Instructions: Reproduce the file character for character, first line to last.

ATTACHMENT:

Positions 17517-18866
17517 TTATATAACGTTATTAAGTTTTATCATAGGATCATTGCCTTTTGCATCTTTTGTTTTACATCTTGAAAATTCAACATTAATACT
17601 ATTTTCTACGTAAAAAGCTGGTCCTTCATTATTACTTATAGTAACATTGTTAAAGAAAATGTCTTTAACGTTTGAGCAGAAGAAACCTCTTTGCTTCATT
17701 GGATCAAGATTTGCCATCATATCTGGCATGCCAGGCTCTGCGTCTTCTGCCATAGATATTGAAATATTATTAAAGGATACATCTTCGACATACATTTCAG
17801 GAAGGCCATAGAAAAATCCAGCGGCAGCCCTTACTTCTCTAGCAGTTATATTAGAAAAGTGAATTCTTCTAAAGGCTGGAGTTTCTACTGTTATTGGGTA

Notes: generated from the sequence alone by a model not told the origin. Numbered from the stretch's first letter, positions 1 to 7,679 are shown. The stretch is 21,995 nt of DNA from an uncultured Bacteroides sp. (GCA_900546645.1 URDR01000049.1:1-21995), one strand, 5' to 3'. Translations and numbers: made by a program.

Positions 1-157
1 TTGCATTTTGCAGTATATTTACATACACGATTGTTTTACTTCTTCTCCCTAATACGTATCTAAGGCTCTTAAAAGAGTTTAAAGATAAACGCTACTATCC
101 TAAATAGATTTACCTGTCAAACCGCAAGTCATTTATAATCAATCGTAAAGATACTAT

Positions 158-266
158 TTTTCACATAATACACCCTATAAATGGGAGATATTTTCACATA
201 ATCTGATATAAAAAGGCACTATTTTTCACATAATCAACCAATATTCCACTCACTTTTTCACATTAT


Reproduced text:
Positions 17517-18866
17517 TTATATAACGTTATTAAGTTTTATCATAGGATCATTGCCTTTTGCATCTTTTGTTTTACATCTTGAAAATTCAACATTAATACT
17601 ATTTTCTACGTAAAAAGCTGGTCCTTCATTATTACTTATAGTAACATTGTTAAAGAAAATGTCTTTAACGTTTGAGCAGAAGAAACCTCTTTGCTTCATT
17701 GGATCAAGATTTGCCATCATATCTGGCATGCCAGGCTCTGCGTCTTCTGCCATAGATATTGAAATATTATTAAAGGATACATCTTCGACATACATTTCAG
17801 GAAGGCCATAGAAAAATCCAGCGGCAGCCCTTACTTCTCTAGCAGTTATATTAGAAAAGTGAATTCTTCTAAAGGCTGGAGTTTCTACTGTTATTGGGTA

Notes: generated from the sequence alone by a model not told the origin. Numbered from the stretch's first letter, positions 1 to 7,679 are shown. The stretch is 21,995 nt of DNA from an uncultured Bacteroides sp. (GCA_900546645.1 URDR01000049.1:1-21995), one strand, 5' to 3'. Translations and numbers: made by a program.

Positions 1-157
1 TTGCATTTTGCAGTATATTTACATACACGATTGTTTTACTTCTTCTCCCTAATACGTATCTAAGGCTCTTAAAAGAGTTTAAAGATAAACGCTACTATCC
101 TAAATAGATTTACCTGTCAAACCGCAAGTCATTTATAATCAATCGTAAAGATACTAT

Positions 158-266
158 TTTTCACATAATACACCCTATAAATGGGAGATATTTTCACATA
201 ATCTGATATAAAAAGGCACTATTTTTCACATAATCAACCAATATTCCACTCACTTTTTCACATTAT